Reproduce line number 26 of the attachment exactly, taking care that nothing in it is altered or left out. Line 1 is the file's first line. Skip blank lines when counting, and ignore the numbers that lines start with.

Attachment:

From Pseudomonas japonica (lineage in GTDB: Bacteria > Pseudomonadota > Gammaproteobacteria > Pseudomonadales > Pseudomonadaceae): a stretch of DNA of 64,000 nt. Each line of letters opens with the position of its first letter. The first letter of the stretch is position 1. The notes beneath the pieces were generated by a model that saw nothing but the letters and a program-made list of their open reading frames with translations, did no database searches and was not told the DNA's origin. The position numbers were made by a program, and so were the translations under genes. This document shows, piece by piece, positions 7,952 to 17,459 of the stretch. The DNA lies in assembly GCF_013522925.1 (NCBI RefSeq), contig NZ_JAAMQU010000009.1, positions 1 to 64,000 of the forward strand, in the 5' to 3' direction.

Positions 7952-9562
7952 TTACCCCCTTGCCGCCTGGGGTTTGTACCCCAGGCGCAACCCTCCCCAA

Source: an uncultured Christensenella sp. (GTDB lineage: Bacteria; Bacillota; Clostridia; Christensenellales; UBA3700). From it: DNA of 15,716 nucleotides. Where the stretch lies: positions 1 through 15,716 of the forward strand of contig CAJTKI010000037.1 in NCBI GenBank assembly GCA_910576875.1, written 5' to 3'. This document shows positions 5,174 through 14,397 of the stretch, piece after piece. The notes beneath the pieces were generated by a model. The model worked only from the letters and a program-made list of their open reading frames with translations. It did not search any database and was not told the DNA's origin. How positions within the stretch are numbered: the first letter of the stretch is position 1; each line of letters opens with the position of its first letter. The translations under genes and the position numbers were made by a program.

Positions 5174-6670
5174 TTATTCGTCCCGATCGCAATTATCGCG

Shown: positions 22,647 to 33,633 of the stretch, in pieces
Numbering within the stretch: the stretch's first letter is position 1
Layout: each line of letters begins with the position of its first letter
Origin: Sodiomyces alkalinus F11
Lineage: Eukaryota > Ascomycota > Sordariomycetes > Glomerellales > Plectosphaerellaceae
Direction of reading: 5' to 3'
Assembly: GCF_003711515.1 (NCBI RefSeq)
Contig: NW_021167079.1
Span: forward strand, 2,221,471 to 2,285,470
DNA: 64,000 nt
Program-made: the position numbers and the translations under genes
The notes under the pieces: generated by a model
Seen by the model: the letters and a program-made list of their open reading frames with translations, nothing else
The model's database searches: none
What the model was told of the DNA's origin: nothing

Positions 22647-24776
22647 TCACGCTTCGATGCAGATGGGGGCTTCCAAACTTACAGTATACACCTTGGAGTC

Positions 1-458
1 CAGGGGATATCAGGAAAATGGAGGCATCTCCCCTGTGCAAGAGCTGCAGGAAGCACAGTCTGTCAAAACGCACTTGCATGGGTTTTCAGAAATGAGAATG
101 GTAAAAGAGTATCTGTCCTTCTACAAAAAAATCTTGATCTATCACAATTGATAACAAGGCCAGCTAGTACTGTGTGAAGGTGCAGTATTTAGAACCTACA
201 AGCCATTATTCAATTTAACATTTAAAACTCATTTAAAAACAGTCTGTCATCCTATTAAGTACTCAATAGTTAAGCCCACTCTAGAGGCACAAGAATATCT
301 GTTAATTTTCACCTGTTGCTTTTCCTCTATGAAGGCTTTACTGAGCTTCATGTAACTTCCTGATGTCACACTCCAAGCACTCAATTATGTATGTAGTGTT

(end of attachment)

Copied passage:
101 GTAAAAGAGTATCTGTCCTTCTACAAAAAAATCTTGATCTATCACAATTGATAACAAGGCCAGCTAGTACTGTGTGAAGGTGCAGTATTTAGAACCTACA